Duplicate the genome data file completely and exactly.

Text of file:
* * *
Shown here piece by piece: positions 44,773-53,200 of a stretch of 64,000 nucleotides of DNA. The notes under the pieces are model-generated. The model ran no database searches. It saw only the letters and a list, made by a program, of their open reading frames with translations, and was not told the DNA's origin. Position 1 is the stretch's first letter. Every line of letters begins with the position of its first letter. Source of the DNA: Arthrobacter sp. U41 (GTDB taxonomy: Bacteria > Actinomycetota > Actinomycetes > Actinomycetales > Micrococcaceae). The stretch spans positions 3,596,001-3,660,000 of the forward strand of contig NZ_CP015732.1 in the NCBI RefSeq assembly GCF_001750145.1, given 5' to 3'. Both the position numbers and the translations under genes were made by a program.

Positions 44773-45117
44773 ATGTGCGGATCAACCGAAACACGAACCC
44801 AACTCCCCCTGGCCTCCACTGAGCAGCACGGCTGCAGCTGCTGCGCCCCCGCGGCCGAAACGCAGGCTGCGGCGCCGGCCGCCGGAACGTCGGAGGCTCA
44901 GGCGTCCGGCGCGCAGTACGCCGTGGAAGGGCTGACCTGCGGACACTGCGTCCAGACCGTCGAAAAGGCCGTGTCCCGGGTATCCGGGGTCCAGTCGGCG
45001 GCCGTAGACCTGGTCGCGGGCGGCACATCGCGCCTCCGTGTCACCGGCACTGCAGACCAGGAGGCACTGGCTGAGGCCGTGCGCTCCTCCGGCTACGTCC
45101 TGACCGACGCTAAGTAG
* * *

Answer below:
Shown here piece by piece: positions 44,773-53,200 of a stretch of 64,000 nucleotides of DNA. The notes under the pieces are model-generated. The model ran no database searches. It saw only the letters and a list, made by a program, of their open reading frames with translations, and was not told the DNA's origin. Position 1 is the stretch's first letter. Every line of letters begins with the position of its first letter. Source of the DNA: Arthrobacter sp. U41 (GTDB taxonomy: Bacteria > Actinomycetota > Actinomycetes > Actinomycetales > Micrococcaceae). The stretch spans positions 3,596,001-3,660,000 of the forward strand of contig NZ_CP015732.1 in the NCBI RefSeq assembly GCF_001750145.1, given 5' to 3'. Both the position numbers and the translations under genes were made by a program.

Positions 44773-45117
44773 ATGTGCGGATCAACCGAAACACGAACCC
44801 AACTCCCCCTGGCCTCCACTGAGCAGCACGGCTGCAGCTGCTGCGCCCCCGCGGCCGAAACGCAGGCTGCGGCGCCGGCCGCCGGAACGTCGGAGGCTCA
44901 GGCGTCCGGCGCGCAGTACGCCGTGGAAGGGCTGACCTGCGGACACTGCGTCCAGACCGTCGAAAAGGCCGTGTCCCGGGTATCCGGGGTCCAGTCGGCG
45001 GCCGTAGACCTGGTCGCGGGCGGCACATCGCGCCTCCGTGTCACCGGCACTGCAGACCAGGAGGCACTGGCTGAGGCCGTGCGCTCCTCCGGCTACGTCC
45101 TGACCGACGCTAAGTAG